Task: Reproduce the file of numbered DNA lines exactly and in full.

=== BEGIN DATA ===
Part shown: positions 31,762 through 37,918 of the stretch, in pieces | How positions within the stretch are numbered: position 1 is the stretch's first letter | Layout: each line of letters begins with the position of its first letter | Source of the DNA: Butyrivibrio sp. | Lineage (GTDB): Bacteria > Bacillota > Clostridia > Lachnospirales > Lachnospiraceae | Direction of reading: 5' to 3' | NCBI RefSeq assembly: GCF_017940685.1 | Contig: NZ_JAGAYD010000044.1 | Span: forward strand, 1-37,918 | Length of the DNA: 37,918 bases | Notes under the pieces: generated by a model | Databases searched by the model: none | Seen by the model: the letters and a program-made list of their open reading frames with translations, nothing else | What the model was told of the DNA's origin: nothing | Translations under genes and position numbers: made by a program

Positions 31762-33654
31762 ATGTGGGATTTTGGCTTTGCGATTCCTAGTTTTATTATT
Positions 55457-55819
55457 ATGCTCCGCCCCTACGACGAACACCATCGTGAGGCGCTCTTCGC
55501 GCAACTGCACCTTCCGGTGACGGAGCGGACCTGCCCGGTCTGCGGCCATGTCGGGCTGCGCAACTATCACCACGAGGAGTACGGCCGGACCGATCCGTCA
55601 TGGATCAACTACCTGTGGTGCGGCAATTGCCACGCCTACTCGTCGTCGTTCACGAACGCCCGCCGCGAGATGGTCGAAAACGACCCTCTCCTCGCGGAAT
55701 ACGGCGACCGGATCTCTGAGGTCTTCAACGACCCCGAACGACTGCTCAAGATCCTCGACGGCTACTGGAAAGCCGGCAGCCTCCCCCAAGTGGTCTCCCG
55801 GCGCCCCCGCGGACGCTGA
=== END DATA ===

Part shown: positions 31,762 through 37,918 of the stretch, in pieces | How positions within the stretch are numbered: position 1 is the stretch's first letter | Layout: each line of letters begins with the position of its first letter | Source of the DNA: Butyrivibrio sp. | Lineage (GTDB): Bacteria > Bacillota > Clostridia > Lachnospirales > Lachnospiraceae | Direction of reading: 5' to 3' | NCBI RefSeq assembly: GCF_017940685.1 | Contig: NZ_JAGAYD010000044.1 | Span: forward strand, 1-37,918 | Length of the DNA: 37,918 bases | Notes under the pieces: generated by a model | Databases searched by the model: none | Seen by the model: the letters and a program-made list of their open reading frames with translations, nothing else | What the model was told of the DNA's origin: nothing | Translations under genes and position numbers: made by a program

Positions 31762-33654
31762 ATGTGGGATTTTGGCTTTGCGATTCCTAGTTTTATTATT
Positions 55457-55819
55457 ATGCTCCGCCCCTACGACGAACACCATCGTGAGGCGCTCTTCGC
55501 GCAACTGCACCTTCCGGTGACGGAGCGGACCTGCCCGGTCTGCGGCCATGTCGGGCTGCGCAACTATCACCACGAGGAGTACGGCCGGACCGATCCGTCA
55601 TGGATCAACTACCTGTGGTGCGGCAATTGCCACGCCTACTCGTCGTCGTTCACGAACGCCCGCCGCGAGATGGTCGAAAACGACCCTCTCCTCGCGGAAT
55701 ACGGCGACCGGATCTCTGAGGTCTTCAACGACCCCGAACGACTGCTCAAGATCCTCGACGGCTACTGGAAAGCCGGCAGCCTCCCCCAAGTGGTCTCCCG
55801 GCGCCCCCGCGGACGCTGA